Yucatecan Baked Fish: Tikin-Xic

articles Food & Cuisine Recipes

Karen Hursh Graber

Mexican Kitchen

This visually appealing dish calls for achiote paste, a classic Yucatan spice paste made from the hard, orange seed of the annatto tree, blended with cumin, cloves and pepper. The market in Merida has a huge section devoted to spice pastes, in colors ranging from bright orange to green to black. The women who sell them were happy to explain how to make the pastes from scratch, and I bought some achiote seeds to do this at home. The achiote paste sold in the U.S. comes in small bricks and is found in the Hispanicfood section of nearly all large supermarkets.


  • 1 grouper or equally firm-fleshed white fish, about 2 1/2 lbs., cleaned, head, tail and spine removed, split down the middle to lie flat
  • 3 oz. (1 package) achiote paste
  • 1/3 cup bitter (Seville) orange juice, OR mix sweet orange juice and white vinegar half-and-half
  • 1 small green bell pepper, seeded and cut into rings
  • 1 chile güero OR Hungarian wax chile, seeded and sliced into thin strips lengthwise
  • 1 medium tomato, sliced into thin rounds
  • 1 small purple onion, sliced into rings
  • 1 teaspoon dried oregano leaves
  • 4 oz. beer
  • 1 1/2 tablespoons olive oil
  • 1 banana leaf, softened over a flame (if this is unavailable, use foil)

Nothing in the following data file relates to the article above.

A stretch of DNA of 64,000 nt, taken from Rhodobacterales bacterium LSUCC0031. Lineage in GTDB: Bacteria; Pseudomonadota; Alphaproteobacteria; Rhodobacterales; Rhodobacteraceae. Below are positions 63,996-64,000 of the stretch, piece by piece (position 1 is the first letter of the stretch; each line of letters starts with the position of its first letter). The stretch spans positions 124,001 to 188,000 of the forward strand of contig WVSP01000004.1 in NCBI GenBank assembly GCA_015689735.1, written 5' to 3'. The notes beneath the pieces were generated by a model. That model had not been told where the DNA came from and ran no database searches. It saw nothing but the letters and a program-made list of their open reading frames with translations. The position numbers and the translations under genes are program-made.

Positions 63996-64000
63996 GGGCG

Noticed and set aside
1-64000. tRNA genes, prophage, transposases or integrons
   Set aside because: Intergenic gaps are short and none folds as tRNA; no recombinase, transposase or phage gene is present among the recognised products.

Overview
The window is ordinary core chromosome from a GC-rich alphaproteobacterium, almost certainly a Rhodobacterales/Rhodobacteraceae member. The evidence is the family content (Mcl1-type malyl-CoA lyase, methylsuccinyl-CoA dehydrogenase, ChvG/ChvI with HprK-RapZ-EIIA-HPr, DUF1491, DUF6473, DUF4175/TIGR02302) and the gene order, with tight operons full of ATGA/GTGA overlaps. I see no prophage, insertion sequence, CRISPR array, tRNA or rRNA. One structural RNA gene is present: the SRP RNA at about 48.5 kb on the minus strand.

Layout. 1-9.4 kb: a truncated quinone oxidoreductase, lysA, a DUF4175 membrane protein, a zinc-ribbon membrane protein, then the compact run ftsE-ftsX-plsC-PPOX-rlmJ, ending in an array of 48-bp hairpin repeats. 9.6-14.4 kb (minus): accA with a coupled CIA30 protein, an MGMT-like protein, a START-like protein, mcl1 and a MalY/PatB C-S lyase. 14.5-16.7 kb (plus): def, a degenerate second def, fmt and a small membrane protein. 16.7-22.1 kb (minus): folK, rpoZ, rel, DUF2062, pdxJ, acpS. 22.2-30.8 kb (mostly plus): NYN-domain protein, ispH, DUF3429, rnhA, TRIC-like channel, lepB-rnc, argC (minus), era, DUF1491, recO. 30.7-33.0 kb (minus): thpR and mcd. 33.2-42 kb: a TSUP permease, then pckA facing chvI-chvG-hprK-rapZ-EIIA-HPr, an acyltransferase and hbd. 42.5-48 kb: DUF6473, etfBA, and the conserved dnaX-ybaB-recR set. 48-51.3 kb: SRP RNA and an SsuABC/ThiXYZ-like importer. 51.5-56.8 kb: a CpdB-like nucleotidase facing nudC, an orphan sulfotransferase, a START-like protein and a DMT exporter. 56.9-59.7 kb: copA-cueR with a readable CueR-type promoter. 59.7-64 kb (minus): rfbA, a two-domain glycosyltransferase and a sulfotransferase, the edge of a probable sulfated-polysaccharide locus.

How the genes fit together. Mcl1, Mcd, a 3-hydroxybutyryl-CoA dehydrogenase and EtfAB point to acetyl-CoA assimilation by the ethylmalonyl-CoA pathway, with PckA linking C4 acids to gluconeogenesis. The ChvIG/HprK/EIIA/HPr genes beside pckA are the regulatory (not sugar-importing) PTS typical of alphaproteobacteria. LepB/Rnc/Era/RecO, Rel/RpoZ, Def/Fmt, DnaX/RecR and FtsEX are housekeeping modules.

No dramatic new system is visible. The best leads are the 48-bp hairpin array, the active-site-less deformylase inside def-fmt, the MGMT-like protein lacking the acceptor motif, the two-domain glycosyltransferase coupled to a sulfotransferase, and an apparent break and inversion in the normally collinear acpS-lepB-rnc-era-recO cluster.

Wash the grouper, pat it dry with paper towels, and salt and pepper it.

Mix the achiote paste and bitter orange juice, spread the mixture over the fish, and let it marinate for 3 hours.

Place the fish on the softened banana leaf (or foil) and arrange the bell pepper, chile, tomato and onion slices on the fish; sprinkle with oregano, olive oil and beer.

Wrap the banana leaf or foil around the fish and place it in an oblong baking dish.

Bake the fish in a 350º oven for approximately 40 minutes, or until it flakes easily when tested with a fork.

In the Yucatan, this is served with purple onion slices marinated in olive oil, vinegar, salt, pepper and thyme.

Serves 4.

Published or Updated on: September 11, 2008 by Karen Hursh Graber © 2008
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